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HALCYON (AN ESSAY)
(A 12 minute reading of the essay Halcyon can be found on vimeo.com/2551294. Access by googling Mark Roper Halcyon)
My mother had a very strong need to be outside, in the fresh air, using her body. She loved to walk, to swim, to play tennis, to row. It wasn’t a case of her feeling she ought to take exercise, the need ran much deeper: it was a fundamental part of her nature, something independent, solitary, even wild in her, something which had to go its own way, outside.
When she came to visit us in Ireland, she’d often go for a walk if we were out at work, through the wood opposite our house, Gortrush Wood. It’s a conifer wood, at that time about forty years old: the trees were spread well apart, there was room for other kinds of trees to grow in between them. It was a walk we’d grown very fond of.
One day when we got back from work she told us, excitedly, that she had seen a kingfisher on her walk, on a small pool at the edge of the wood. This pool was actually more a long shallow puddle, where rainwater would collect in a hollow between trees. It was brackish, and would all but dry out in the summer. It was a long way from any reasonably sized stream. It had nothing in the way of a bank. It surely couldn’t have contained any fish. For all these reasons I was quite convinced that she must have been mistaken, she couldn’t possibly have seen a kingfisher there.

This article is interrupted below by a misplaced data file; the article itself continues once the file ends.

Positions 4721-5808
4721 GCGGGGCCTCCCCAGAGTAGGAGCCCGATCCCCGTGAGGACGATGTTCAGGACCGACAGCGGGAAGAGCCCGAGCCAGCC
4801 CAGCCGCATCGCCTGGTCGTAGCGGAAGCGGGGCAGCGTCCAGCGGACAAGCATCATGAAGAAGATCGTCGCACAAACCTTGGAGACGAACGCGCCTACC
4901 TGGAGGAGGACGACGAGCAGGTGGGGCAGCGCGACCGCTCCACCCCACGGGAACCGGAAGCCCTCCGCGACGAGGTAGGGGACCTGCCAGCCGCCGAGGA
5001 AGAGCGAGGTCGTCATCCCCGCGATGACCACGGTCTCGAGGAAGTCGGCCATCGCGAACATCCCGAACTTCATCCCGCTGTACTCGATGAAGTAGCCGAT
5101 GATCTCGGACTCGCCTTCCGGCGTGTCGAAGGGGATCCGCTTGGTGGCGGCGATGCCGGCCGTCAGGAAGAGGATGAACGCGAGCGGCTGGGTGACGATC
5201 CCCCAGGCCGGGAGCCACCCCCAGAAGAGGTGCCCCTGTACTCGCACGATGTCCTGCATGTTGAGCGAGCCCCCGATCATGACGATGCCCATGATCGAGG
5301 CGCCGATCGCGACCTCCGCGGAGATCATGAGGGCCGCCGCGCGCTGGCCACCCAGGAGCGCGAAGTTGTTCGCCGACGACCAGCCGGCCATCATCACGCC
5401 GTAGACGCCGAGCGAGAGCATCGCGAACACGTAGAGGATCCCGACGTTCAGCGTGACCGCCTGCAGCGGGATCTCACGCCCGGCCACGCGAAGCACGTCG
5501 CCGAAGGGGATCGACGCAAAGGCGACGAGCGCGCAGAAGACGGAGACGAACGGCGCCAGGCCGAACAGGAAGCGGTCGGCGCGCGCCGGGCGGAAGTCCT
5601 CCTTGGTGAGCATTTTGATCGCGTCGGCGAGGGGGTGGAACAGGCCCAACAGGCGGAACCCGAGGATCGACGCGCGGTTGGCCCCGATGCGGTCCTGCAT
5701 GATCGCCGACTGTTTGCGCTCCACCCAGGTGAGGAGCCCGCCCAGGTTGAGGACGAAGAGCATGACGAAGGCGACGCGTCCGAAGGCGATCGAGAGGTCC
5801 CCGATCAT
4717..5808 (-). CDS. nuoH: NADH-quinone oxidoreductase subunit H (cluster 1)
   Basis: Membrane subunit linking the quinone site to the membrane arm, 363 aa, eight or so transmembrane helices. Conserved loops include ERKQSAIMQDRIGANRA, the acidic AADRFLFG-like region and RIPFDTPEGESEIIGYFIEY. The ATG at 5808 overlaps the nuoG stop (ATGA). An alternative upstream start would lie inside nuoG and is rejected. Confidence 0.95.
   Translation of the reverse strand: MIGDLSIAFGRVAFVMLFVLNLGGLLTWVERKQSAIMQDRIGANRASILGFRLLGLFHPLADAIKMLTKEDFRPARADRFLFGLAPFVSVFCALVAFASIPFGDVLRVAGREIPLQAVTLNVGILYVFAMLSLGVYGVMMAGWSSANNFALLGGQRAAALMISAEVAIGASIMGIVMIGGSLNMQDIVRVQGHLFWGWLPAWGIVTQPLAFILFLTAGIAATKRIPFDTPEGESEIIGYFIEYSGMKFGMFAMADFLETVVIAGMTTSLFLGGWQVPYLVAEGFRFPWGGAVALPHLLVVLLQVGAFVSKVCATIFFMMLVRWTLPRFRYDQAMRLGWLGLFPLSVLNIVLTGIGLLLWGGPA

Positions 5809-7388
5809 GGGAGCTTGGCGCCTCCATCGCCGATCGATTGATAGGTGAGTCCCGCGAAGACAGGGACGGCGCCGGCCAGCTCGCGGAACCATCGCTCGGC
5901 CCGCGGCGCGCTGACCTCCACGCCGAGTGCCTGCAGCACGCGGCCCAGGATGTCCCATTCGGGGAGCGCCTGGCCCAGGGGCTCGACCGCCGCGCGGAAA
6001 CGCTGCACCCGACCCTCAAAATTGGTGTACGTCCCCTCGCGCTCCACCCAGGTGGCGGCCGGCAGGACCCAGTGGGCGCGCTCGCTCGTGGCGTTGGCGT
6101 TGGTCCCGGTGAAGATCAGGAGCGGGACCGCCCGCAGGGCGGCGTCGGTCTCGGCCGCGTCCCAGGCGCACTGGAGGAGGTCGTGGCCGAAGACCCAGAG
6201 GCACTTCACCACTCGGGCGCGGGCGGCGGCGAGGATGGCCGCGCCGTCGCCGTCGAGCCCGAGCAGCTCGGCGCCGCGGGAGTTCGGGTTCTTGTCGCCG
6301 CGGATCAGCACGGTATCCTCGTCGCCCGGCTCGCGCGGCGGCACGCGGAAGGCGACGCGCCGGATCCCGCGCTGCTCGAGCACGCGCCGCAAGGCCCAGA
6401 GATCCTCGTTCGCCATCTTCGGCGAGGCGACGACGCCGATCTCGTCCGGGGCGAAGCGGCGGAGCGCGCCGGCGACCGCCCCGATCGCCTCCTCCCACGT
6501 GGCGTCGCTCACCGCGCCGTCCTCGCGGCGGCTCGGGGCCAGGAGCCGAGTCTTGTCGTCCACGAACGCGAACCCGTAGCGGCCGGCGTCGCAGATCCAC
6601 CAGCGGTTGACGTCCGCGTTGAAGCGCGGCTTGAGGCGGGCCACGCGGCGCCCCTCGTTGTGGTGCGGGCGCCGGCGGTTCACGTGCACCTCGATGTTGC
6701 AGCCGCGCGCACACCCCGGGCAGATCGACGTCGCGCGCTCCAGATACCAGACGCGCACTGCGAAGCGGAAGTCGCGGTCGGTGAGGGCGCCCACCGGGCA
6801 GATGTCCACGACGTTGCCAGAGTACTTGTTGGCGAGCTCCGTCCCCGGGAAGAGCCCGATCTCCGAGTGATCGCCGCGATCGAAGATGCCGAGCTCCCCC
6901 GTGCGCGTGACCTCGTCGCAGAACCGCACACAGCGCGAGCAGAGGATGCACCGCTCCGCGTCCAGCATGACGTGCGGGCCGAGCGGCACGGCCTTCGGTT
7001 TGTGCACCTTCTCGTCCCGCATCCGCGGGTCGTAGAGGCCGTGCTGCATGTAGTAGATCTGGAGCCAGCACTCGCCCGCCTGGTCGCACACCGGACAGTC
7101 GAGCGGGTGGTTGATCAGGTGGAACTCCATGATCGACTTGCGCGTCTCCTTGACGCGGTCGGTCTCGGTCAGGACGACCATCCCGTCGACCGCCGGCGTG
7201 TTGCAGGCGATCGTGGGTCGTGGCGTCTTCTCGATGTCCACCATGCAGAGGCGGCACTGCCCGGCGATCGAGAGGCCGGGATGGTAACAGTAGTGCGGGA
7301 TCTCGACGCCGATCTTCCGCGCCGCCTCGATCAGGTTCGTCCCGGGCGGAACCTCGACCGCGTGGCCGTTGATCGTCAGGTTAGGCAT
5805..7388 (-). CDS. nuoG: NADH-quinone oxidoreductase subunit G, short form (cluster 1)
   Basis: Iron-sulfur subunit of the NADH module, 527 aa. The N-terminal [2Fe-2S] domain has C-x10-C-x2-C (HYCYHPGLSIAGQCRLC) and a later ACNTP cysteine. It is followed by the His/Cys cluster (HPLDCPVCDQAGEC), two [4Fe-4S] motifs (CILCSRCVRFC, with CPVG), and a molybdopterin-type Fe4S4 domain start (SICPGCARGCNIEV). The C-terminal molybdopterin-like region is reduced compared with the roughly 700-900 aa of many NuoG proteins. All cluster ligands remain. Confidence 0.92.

Over the years that followed, I used to tease her about this, linking it to her general vagueness about the animal kingdom. This was a woman, after all, who had only just discovered that elephants didn’t eat through their trunks. It became a shared joke. We’d send each other cards with kingfishers on, cuttings from newspapers about them. One of us would pretend suddenly to see the bird, in the most unlikely setting. It was a shared joke, but it also became a kind of shared tenderness. Slowly a kingfisher began to come alive, to appear between us. When she came to the first poetry reading of mine that she was able to attend, I saw she was wearing a medallion with a kingfisher on it. It was quite a large medallion, made of pewter, on a long metal chain, quite ostentatious in its way – not the sort of thing she wore normally at all.